Dried dog foods do not do well with moisture. Unrendered protein contains plenty of moisture which does not package well or allow the dog food to last for a long time on store shelves. A standard chicken breast, like what you would buy at a grocery store, contains about 75% moisture which, as you can imagine, is not practical for dried dog food.

Since the animal proteins used in dog food have to be dried anyways, many dog food manufacturers figure they might as well use inexpensive protein sources. These brands usually use chicken by-product meal. By drying up and grinding up the less desirable parts of the chicken, dog food companies can keep their manufacturing costs down while still adding a significant amount of bioavailable protein to their dog foods.

Is Chicken Meal Good or Bad for Dogs?

Chicken meal is a good ingredient for dogs. The main reason why it is a reasonably healthy ingredient is that it is packed with protein. As you are likely aware, protein is an essential nutrient that plays a significant role in everything from muscle growth to maintaining a strong and healthy immune system. Just as protein is an essential nutrient for humans, it is also necessary for dogs.

Young dogs and puppies in particular need a significant amount of protein in their diets, as it helps support their physical growth.

While the rendering process can eliminate some of the nutrient profile of the uncooked chicken parts, chicken meal also contains a fairly significant amount of glucosamine. Glucosamine helps build cartilage and maintain joint health. Many vets recommend glucosamine supplements to older dogs.

Finally, chicken meal can also act as a reasonably good source of calcium, which is partially down to the fact that it can contain dried and powdered chicken bones and cartilage. Just as it is for humans, calcium is important for maintaining strong bones and a healthy digestive system.

Given how important it is that dogs receive high levels of protein and calcium in their diets, you can see why chicken meal can be a useful and fairly nutritious ingredient in dog food.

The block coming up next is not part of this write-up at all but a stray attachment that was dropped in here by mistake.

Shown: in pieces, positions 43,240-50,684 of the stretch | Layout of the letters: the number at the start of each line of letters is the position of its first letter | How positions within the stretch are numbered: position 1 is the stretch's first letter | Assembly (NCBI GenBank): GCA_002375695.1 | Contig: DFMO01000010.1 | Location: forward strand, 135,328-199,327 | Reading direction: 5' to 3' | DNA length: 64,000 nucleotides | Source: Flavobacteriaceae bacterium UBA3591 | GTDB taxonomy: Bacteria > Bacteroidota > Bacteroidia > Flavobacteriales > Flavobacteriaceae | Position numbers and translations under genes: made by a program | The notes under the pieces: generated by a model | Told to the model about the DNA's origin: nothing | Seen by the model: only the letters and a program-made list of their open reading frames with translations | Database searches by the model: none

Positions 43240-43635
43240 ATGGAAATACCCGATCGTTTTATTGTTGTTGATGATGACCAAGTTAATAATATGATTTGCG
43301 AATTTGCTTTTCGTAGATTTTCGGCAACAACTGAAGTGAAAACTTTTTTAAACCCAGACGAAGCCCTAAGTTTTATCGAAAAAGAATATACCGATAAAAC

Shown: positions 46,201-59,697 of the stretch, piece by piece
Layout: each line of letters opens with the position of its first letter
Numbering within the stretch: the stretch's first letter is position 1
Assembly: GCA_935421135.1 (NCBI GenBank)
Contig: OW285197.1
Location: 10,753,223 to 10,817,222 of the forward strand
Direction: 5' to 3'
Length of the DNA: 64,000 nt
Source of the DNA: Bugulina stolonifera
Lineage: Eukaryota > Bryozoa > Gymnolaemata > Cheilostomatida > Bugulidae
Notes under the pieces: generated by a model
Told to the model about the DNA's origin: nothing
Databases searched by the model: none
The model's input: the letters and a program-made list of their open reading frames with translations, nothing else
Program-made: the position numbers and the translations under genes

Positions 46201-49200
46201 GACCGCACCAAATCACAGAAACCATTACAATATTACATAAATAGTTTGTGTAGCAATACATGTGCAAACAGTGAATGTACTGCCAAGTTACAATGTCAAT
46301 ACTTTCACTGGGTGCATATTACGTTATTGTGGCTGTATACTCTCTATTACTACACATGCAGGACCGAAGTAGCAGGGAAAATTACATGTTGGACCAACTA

Chicken by-product meal, on the other hand, is not as good for dogs as chicken meal. Chicken meal has a lot of benefits because it comes from the best parts of the chicken. With chicken by-product meal, you don’t really know what you’re getting or what your dog is eating. Chicken by-product meal is loaded with protein, but it may not be the high-quality protein that you want to feed your dog.

Is Chicken Meal Safe for Dogs?

Both chicken meal and chicken by-product meal are almost always safe for dogs. While it might not use the most desirable parts of the chickens, chicken by-product meal is heated to a high enough temperature that any harmful organisms and viruses are eliminated during the manufacturing process.

While chicken by-product meal might not be something you want to feed your dog, it is safe for dogs to eat. It is unlikely that your dog will experience any serious negative health consequences from consuming food that contains chicken by-product meal.

What About Other Types of Meat Meal?

According to the Association of American Feed Control Officials, or AAFCO, meat meal is a rendered product that must be sourced from unspoiled mammal tissue. The meal cannot contain hair, hoof, horn, hide trimmings, manure, stomach contents, or excessive amounts of blood. That is why chicken meal can be called a meat meal while chicken by-product meal cannot.

The rendering process must also destroy all disease-causing bacteria and leave behind a product that is high in protein.

While it sounds unappetizing to us, the truth is, the rendering process involved in creating various types of meat meal leaves behind a product that is fairly healthy for dogs. While chicken meal is certainly the most common type of meat meal you will find on a dog food ingredient label, you can also find dog foods that contain beef meal and pork meal. In both cases, the dog food would still be safe for your dog to consume.

So, Chicken Meal, Yes or No?

The truth is, deciding whether or not you want to provide your furry friend with dog food that contains chicken meal or chicken by-product meal is entirely up to you. This decision should be based on your own personal preferences and the recommendations of your veterinarian.

Chicken Meal is Safe

The main takeaway is the fact that chicken meal is safe for canine consumption. Chicken by-product meal does not use the same high-quality meat as chicken meal, but it is still safe. While it uses inexpensive parts of the chicken, the rendering process eliminates any unsafe bacteria and viruses that might otherwise harm your dog.